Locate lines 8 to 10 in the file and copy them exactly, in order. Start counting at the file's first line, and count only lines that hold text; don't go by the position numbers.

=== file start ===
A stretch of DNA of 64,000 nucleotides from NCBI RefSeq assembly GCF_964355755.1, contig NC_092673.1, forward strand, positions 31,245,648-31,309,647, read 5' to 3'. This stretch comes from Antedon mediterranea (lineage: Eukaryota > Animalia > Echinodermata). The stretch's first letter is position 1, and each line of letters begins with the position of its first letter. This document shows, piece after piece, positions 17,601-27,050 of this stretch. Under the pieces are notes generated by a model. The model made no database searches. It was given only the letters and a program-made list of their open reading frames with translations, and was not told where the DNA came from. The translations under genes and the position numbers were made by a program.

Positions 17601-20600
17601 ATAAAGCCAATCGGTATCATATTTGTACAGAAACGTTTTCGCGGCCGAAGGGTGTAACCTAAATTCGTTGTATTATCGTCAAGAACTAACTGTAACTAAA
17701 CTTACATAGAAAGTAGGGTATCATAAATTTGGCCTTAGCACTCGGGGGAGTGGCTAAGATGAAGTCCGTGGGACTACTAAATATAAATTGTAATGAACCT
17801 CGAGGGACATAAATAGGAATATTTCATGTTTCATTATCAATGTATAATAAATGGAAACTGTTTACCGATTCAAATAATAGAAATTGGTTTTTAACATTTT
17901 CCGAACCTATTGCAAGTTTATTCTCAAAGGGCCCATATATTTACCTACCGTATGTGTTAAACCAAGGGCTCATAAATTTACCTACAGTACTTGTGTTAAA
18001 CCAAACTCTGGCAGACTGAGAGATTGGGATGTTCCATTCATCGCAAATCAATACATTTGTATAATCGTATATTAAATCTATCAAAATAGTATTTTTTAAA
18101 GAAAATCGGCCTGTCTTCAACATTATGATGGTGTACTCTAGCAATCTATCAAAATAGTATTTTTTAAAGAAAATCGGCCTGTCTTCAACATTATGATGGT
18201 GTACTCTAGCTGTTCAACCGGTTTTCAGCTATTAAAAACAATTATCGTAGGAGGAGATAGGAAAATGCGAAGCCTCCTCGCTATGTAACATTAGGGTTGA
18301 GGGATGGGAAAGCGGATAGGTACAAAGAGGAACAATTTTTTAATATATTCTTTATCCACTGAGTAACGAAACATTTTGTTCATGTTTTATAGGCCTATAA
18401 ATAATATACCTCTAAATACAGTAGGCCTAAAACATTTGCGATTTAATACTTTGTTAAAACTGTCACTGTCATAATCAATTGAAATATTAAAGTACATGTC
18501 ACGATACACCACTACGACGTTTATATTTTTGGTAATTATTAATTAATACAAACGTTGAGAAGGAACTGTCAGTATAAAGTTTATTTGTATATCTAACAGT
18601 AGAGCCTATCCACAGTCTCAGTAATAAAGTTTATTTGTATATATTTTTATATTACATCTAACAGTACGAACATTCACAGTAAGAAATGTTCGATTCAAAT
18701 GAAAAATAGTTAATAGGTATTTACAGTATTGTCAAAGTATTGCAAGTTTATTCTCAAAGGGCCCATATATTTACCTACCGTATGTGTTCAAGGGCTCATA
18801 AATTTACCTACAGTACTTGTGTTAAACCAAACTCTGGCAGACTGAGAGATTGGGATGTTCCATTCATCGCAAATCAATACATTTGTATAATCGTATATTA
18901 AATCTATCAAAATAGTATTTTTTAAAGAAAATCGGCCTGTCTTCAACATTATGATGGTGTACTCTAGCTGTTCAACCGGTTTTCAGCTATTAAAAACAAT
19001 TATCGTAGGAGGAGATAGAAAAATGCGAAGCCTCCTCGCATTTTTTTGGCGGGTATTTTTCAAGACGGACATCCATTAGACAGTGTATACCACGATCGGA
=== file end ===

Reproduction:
18101 GAAAATCGGCCTGTCTTCAACATTATGATGGTGTACTCTAGCAATCTATCAAAATAGTATTTTTTAAAGAAAATCGGCCTGTCTTCAACATTATGATGGT
18201 GTACTCTAGCTGTTCAACCGGTTTTCAGCTATTAAAAACAATTATCGTAGGAGGAGATAGGAAAATGCGAAGCCTCCTCGCTATGTAACATTAGGGTTGA
18301 GGGATGGGAAAGCGGATAGGTACAAAGAGGAACAATTTTTTAATATATTCTTTATCCACTGAGTAACGAAACATTTTGTTCATGTTTTATAGGCCTATAA